Monday, 19 October 2009

Joburg day 2

[can't shift the pics into the text from here- sorry]


One of the consequences of being ‘guests’ of an institution in a foreign country is that your hosts feel obligated to keep you occupied. The obvious thing to do is to take you to the famous places, notably tourist spots. This is happening a little here. We could have done with a bit of down time on Saturday or a little local colour and some local food but instead we ‘did’ the visit to the cradle of mankind. Don’t get me wrong, I’d definitely go to any World Heritage site given enough time and on my own timeframe. It’s an amazing place with an interesting take on the whole evolution debate. http://www.cradleofhumankind.co.za/index.html On the one hand they have the oldest human remains and pride of identifying this as the ‘cradle’ while on the other they do not dismiss other interpretations and belief systems. Instead they try to present evidence as something a visitor can consider and draw conclusions on and alongside it give excellent summaries of relevant sections from sacred texts. There’s none of the Dawkinsesque dismissiveness though of course the weighting isn’t exactly 50-50 and this is understandable given the site and its focus. The site includes caves that were mined for lime and have produced countless fossils though the biggest excitement on the day was the appearance of a poisonous snake (it was one of the 10 most dangerous but I didn’t get the name). The museum in Maropang nearby has tried to bring a thrill to science and a ‘message’ about environmental catastrophe and humanity. It achieves this in part though it is no different from going to the Science museum and, as a consequence, much more interesting to me were the visitors rather than the exhibitions. There were at least 5 school parties there. Each group was kitted out in immaculate uniforms and distinct as a pristine football kit. They looked like private school kids but were regular state school kids and seemed to be enjoying themselves and engaging. There didn’t seem to be too many behaviour issues that you might expect taking a group of kids in the UK on a trip- it wasn’t as if they were being watched over closely; they just behaved and appreciated and worked. Like most of the people I have met here they liked to chat so a potentially dull part of the day was redeemed by them, their teachers and other visitors to the site.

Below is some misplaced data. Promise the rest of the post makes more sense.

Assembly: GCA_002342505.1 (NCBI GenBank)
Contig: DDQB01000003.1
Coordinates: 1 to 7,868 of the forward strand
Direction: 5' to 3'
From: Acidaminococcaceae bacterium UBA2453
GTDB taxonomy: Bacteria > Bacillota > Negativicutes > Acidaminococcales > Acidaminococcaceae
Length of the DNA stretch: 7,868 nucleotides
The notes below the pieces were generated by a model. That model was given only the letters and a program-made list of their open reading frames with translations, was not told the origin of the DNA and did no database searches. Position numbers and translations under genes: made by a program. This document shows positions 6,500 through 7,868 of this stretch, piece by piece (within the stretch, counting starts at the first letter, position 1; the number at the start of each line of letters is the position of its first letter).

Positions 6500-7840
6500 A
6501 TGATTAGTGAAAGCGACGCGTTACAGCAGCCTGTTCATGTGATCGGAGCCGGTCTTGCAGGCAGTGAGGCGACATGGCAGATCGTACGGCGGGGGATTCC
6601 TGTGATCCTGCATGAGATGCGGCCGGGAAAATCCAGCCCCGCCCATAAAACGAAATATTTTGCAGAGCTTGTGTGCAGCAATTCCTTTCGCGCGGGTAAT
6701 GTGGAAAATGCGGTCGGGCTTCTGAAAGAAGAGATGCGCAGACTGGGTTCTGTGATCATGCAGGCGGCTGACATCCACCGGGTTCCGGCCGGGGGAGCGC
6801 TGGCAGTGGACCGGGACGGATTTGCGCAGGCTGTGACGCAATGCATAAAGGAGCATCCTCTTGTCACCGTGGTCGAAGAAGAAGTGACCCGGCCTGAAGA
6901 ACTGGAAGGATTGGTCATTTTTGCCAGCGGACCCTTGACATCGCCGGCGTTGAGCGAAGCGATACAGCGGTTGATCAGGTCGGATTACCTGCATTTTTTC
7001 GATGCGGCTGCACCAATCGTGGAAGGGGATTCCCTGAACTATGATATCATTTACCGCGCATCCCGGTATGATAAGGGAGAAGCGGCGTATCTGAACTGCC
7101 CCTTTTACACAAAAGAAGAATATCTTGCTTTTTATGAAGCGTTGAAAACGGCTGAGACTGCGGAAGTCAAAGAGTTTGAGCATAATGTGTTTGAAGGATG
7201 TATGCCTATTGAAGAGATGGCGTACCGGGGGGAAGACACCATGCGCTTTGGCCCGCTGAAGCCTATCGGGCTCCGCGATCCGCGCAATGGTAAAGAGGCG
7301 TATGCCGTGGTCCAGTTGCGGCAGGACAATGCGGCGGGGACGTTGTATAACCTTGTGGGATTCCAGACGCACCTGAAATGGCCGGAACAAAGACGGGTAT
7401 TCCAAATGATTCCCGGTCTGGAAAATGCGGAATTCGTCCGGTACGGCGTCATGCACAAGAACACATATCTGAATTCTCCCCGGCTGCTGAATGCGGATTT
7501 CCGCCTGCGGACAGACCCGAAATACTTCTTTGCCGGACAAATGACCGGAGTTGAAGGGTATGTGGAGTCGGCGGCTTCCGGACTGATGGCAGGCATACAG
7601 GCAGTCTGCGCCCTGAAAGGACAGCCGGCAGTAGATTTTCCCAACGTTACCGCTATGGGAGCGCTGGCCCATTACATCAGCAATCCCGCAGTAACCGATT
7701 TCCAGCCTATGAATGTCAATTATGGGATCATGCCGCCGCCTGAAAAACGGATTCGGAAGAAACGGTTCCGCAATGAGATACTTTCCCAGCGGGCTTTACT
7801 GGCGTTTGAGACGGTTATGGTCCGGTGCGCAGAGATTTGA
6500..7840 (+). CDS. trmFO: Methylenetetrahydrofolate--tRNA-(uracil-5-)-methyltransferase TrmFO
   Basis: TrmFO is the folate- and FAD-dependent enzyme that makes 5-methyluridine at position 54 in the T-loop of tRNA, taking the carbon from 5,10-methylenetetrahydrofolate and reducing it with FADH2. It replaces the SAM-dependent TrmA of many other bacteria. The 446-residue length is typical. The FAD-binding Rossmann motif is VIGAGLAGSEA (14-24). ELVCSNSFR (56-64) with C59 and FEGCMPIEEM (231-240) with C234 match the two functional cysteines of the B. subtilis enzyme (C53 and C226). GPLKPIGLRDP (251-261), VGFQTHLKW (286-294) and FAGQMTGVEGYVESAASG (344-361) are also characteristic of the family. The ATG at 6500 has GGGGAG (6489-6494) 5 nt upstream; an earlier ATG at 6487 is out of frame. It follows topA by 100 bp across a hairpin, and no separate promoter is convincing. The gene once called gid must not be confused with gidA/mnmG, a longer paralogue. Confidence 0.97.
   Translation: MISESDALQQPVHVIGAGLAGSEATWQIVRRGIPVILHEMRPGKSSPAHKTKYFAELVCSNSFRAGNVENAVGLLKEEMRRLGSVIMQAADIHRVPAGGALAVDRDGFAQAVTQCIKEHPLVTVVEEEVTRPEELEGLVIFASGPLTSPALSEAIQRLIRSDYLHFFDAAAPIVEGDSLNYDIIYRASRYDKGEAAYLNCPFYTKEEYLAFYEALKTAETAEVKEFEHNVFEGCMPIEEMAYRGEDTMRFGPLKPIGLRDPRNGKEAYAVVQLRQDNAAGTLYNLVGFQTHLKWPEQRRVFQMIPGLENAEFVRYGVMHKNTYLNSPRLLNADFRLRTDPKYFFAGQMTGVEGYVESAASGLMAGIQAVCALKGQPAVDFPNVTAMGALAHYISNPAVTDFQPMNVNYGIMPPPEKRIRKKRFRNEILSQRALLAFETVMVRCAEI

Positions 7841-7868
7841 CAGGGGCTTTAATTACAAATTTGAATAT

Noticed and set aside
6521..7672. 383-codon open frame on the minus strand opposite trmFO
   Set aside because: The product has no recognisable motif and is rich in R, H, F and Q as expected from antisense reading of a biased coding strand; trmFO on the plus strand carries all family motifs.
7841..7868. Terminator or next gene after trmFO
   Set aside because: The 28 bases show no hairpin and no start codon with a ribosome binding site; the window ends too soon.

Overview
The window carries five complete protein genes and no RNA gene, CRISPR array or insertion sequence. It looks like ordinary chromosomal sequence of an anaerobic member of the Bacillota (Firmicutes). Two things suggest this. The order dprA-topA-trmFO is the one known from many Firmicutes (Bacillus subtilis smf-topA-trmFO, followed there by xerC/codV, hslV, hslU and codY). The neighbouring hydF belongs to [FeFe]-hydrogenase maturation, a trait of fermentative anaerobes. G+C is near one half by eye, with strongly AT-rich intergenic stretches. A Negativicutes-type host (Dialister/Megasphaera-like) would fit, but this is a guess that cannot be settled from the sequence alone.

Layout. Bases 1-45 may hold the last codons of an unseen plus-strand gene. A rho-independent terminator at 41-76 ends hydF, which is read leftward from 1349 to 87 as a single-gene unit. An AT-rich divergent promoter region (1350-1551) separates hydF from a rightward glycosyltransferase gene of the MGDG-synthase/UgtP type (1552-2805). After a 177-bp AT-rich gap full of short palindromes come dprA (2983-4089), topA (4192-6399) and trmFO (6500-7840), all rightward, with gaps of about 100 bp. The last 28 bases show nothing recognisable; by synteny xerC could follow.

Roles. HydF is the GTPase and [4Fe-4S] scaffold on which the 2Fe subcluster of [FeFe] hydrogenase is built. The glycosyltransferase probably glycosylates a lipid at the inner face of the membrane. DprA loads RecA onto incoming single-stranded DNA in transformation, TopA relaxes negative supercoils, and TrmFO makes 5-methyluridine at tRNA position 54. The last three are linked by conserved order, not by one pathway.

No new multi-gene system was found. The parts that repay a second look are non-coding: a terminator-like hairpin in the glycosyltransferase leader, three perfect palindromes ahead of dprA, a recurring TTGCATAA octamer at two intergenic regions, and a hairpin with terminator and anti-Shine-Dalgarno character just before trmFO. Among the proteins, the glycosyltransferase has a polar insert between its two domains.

Somewhere I’d have definitely baulked at visiting was Monte Casino. For me this was Cradle of mankind to cradle of profligacy in just two hours. It’s a giant casino, village, bunch of restaurants that is modelled to look like an Italian village. It is actually quite impressive but, like a lot of South Africa, a little distasteful when juxtaposed with very evident poverty. Inevitably it does provide jobs but, as I have seen in several places already, there is a part of SA that likes to go for it big time when it comes to comfort, food, entertainment, hotels and the like. I have to say that I gawped like a kid at the roof. It’s painted like a cloudy sky and looks bloody realistic. I know it’s not the Sistene chapel but it impressed me nonetheless. Apparently it’s designed to persuade people to stay and spend money longer when they might otherwise worry about travelling back to Joburg in the dark. Service and food, unlike the real Italy, are excellent and people seem genuinely friendly.

Saturday finished nicely with some premier league footy on TV and a Spurs win and Chelkski and West Sham losing. I’m writing this while watching Fulham v Hull. Most of the black and coloured South Africans I have met have an English team as well as a South African one. Most know more about the EPL than I do. The Afrikaaners tend to follow rugby. It’s the cup final this weekend coming. This may well be our opportunity to do something for ourselves because the hosts all have ‘other commitments’ on cup final day. I was having an excellent chat with one of the trainees here this evening until he told me he liked Les Arses. Bang goes his chance of passing the course. That's not true of course: I beat him to within an inch of his life with his fufuzella.


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